I’ve considered the conversation on more than one occasion and decided to post my comment on the subject (edited for this post) for all my friends out there who have ever pondered similar thoughts. To read what started it all visit Billychia.com
Remarkable… That’s a worthy aspiration, isn’t it? Godin’s got great advice for the business world, but should we worship leaders take his secular views and apply them to how we should lead a ministry? Here’s my two cents, for what it’s worth …
Obviously, leading a worship ministry is different from leading a business. Worship is not a human experience in and of itself. It’s spiritual, an exchange between man and creator. That’s what makes it so remarkable!
Our part is to do our best as worship leaders to prepare acceptable offerings(Gen.4:3-7 and Lev. 10:1), without blemish(Eph.5:27), and to choose the better thing(Luke 10:41-42). The remarkable enters in when God meets his people in the process and they “see Him” and are touched, changed, moved by His very presence to respond and to fulfill their calling to worship Him and offer themselves a living sacrifice(Is.6:1-9; Romans 12:1).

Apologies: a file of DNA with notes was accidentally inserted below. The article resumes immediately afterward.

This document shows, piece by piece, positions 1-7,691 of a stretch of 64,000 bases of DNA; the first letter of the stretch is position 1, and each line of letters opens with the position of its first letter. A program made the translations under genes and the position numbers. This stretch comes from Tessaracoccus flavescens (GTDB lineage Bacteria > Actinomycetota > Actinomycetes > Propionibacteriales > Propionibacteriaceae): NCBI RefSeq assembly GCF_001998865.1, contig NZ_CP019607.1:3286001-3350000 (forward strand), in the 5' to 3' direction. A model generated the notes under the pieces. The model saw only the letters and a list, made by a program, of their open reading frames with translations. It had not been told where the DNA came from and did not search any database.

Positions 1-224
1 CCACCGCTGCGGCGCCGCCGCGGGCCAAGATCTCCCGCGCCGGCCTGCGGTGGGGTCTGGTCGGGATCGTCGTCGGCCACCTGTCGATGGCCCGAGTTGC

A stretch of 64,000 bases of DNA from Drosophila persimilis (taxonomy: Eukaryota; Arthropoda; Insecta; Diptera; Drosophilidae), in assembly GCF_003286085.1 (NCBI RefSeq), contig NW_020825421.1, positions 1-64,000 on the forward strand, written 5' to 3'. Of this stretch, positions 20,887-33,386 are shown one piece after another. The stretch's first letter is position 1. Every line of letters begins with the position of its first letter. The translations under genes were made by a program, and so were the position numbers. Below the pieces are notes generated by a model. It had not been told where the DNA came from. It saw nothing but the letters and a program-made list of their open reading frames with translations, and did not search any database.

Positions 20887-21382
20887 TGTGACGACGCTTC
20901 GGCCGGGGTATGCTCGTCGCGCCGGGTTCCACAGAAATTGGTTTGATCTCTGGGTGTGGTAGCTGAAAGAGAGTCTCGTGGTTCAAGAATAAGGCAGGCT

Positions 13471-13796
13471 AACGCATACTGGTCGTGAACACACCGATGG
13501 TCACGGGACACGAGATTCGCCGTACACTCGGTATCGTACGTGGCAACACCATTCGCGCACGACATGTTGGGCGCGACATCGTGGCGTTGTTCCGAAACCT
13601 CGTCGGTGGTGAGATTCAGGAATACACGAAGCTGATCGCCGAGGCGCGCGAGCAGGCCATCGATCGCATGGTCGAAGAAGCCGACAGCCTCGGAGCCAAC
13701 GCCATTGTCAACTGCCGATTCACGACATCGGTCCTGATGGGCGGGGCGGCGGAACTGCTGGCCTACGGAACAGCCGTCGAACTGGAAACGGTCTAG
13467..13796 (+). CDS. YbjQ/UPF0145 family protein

So, should we seek to be remarkable?.. yes and no.
No: Because, if we if look to do things in a way that they are worth remarking on by seeking to be remarkable, then we are in danger of just being entertainers.
Yes: Because, if we look to do things in a way that they are worth remarking on by seeking to please God in our offerings of worship then, “remarkable” is inevitable because God shows up. So in reality, our goal is not “the remarkable,” our goal is meeting with God.
After all is said and done I would rather that people are compelled to talk about how God met with them during the course of a service than hear them talk about how exceptional the worship teams “execution” was that morning. He must increase while I must decrease(John 3:30).